Anyway, we left after using the loo at a nearby McD and waited for our bus. We then left for Rhineland. In the bus the tour director played us a video detailing the bombing on Cologne during WW2. Half way through the mountains (alps?) It started raining again. It kinda feels like Cameron Highlands with all the trees lined up alongside the highway. We arrived in Boppart where we took the Rhine cruise at 3 pm. It was surprisingly humid at 22°C when we got off the bus. But that soon changed into cool breeze when we boarded the boat. The river cruise took us through a scenic route surrounded by lush green hills and very old looking castles that dot the hilltops. The clouds looked as though they were threatening to rain, but wonderfully enough, the sun stayed there all the way through. When we moored at the pier, we were then taken to the world's largest free hanging, hand crafted coo coo clock. I also spotted one ridiculously large german shepard which I suspect could've been cross breeded with a wolf. Pretty cool stuff.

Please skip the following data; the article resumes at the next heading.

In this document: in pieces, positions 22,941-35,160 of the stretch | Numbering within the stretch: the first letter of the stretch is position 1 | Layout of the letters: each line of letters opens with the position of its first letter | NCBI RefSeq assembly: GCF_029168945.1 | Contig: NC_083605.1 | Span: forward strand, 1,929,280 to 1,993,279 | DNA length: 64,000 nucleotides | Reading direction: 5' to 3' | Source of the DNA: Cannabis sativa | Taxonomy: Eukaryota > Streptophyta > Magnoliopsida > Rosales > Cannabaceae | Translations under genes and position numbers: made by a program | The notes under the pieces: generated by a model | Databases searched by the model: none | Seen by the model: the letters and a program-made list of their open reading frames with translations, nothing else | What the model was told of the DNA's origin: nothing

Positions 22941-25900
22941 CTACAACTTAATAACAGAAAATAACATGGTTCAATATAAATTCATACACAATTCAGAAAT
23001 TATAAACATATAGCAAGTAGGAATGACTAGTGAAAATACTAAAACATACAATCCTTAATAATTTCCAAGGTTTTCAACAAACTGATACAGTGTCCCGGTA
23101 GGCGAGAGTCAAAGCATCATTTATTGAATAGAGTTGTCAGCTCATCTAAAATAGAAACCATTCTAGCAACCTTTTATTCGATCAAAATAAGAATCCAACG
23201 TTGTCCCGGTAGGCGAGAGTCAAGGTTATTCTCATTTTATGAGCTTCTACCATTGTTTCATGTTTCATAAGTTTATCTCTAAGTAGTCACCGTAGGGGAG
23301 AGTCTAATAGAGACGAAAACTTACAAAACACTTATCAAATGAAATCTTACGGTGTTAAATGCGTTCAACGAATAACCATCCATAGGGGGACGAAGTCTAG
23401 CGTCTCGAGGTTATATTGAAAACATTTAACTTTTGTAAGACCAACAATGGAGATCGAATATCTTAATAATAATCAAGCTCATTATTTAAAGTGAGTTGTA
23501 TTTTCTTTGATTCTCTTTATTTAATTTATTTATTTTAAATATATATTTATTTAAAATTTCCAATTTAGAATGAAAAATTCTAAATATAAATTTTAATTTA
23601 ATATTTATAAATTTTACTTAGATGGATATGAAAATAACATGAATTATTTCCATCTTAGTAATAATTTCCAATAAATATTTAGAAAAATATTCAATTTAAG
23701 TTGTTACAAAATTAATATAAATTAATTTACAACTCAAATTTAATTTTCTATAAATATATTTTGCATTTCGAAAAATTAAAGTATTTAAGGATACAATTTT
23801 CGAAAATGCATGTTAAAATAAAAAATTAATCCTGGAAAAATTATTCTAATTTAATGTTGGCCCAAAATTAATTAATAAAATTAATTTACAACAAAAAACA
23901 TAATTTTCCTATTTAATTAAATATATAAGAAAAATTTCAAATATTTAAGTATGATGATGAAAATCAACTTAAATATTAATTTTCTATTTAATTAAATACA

After that I pretty much knocked out as the bus took us to our next hotel - Achat. Bloody hell, for a four star, there isn't any air conditioning. If the place was cooling at night, then it'd be all good, but it's so humid and stuffy in the room I'm wondered if I'd be able to sleep at night! We took a shower before having dinner at 7.30pm, a three course meal. The dessert was my favourite. It was simple: canned peach, pineapple and orange, topped with vanilla ice cream, but it was good. My family and I, with a few others at our table decided to take a stroll outside the hotel. There wasn't much, just houses and dog walkers. We turned back at 9.30pm. It was so hot, I felt like sitting in a tub of cold water, which I did not.
Tomorrow we'll be heading to see a little more if Rhineland, then moving on to Munich and Innsbruck in Austria.
Sorry guys, no photos today. The internet's too slow and it's too bloody hot for me to want to stay up any longer. Cheerios!